Cortical abnormalities in episodic migraine: A multi-center 3T MRI study.

TitleCortical abnormalities in episodic migraine: A multi-center 3T MRI study.
Publication TypeJournal Article
Year of Publication2018
AuthorsMagon S, May A, Stankewitz A, Goadsby PJ, Schankin C, Ashina M, Amin FM, Seifert CL, M Chakravarty M, Müller J, Sprenger T
JournalCephalalgia
Pagination333102418795163
Date Published2018 Dec 10
ISSN1468-2982
Abstract

BACKGROUND: Several previous studies have investigated cortical abnormalities, specifically cortical thickness, in patients with migraine, with variable results. The relatively small sample sizes of most previous studies may partially explain these inconsistencies.OBJECTIVE: To investigate differences of cortical thickness between control subjects and migraineurs in a large cohort.METHODS: Three Tesla MRI data of 131 patients (38 with and 93 without aura) and 115 control subjects were analysed. A vertex-wise linear model was applied controlling for age, gender and MRI scanner to investigate differences between groups and determine the impact of clinical factors on cortical thickness measures.RESULTS: Migraineurs showed areas of thinned cortex compared with controls bilaterally in the central sulcus, in the left middle-frontal gyrus, in left visual cortices and the right occipito-temporal gyrus. Frequency of migraine attacks and the duration of the disorder had a significant impact on cortical thickness in the sensorimotor cortex and middle-frontal gyrus. Patients without aura showed thinner cortex than controls bilaterally in the central sulcus and in the middle frontal gyrus, in the left primary visual cortices, in the left supramarginal gyrus and in the right cuneus. Patients with aura showed clusters of thinner cortex bilaterally in the subparietal sulcus (between the precuneus and posterior cingulate cortex), in the left intraparietal sulcus and in the right anterior cingulate.CONCLUSION: These results indicate cortical abnormalities in specific brain regions in migraineurs. Some of the observed abnormalities may reflect a genetic susceptibility towards developing migraine attacks, while others are probably a consequence of repeated head pain attacks.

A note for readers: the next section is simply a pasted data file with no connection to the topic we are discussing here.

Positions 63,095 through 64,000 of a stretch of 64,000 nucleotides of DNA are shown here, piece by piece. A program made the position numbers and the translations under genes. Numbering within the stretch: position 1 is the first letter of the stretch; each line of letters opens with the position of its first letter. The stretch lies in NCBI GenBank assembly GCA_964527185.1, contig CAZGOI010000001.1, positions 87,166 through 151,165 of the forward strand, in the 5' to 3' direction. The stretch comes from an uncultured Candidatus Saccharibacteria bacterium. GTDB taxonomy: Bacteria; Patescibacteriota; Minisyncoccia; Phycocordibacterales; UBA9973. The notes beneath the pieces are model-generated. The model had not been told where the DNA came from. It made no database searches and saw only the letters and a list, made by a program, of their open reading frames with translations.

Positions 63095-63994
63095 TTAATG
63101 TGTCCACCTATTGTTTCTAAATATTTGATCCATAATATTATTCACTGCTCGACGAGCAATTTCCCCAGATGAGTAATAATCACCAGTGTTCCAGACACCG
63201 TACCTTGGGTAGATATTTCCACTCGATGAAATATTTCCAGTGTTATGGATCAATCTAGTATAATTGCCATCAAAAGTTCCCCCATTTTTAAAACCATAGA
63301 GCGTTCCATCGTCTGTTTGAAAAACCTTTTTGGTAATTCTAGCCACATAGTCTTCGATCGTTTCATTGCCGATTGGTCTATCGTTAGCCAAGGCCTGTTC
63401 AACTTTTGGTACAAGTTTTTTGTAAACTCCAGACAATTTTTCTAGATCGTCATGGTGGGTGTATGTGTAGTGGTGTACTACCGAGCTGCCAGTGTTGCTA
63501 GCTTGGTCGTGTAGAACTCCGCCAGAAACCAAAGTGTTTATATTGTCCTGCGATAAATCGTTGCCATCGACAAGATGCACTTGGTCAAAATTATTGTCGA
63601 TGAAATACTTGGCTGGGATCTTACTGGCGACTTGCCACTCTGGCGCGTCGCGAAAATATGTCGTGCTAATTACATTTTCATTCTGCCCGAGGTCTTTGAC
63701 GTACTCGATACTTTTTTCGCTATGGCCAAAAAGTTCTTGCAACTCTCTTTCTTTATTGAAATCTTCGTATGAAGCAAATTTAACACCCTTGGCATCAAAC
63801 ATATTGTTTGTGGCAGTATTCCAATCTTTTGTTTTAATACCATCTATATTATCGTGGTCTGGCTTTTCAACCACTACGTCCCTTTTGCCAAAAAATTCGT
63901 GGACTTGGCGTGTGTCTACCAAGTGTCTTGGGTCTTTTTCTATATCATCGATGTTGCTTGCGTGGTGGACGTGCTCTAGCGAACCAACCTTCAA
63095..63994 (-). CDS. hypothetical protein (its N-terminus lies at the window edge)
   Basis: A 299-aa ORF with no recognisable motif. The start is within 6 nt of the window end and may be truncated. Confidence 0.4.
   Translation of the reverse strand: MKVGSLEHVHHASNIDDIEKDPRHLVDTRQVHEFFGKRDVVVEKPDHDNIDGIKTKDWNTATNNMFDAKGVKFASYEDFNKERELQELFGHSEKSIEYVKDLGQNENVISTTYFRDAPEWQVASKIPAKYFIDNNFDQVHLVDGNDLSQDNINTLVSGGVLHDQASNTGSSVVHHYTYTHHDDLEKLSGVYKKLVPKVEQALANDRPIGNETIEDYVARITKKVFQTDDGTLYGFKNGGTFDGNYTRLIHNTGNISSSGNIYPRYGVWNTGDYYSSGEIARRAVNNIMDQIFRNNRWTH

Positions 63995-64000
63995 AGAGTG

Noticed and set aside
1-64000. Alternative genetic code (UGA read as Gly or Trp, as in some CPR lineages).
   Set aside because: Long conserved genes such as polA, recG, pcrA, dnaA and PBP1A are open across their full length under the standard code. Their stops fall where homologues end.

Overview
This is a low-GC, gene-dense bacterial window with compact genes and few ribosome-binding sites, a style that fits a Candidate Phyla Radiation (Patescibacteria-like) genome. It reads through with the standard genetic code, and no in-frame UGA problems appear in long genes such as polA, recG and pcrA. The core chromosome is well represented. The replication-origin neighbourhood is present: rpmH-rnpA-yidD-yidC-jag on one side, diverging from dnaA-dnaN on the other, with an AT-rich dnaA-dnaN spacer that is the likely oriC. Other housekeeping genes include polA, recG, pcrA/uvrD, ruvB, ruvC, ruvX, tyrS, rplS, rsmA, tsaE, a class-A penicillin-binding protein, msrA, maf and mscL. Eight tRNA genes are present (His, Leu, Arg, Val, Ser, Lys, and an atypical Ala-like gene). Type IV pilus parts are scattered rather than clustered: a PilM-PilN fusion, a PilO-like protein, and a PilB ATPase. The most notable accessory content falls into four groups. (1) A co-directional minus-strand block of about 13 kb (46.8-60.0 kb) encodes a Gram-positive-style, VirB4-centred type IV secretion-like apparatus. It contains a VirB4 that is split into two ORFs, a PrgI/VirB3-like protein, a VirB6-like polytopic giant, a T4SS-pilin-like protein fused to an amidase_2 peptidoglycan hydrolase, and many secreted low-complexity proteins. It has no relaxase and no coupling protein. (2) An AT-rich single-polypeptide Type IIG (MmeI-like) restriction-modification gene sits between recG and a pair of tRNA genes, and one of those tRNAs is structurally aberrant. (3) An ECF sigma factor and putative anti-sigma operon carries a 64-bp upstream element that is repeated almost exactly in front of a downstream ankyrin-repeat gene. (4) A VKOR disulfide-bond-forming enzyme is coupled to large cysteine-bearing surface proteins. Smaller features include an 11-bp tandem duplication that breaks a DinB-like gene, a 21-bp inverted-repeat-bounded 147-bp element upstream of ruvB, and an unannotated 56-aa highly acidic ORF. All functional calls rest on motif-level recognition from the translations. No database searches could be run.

DOI10.1177/0333102418795163
Alternate JournalCephalalgia
PubMed ID30525946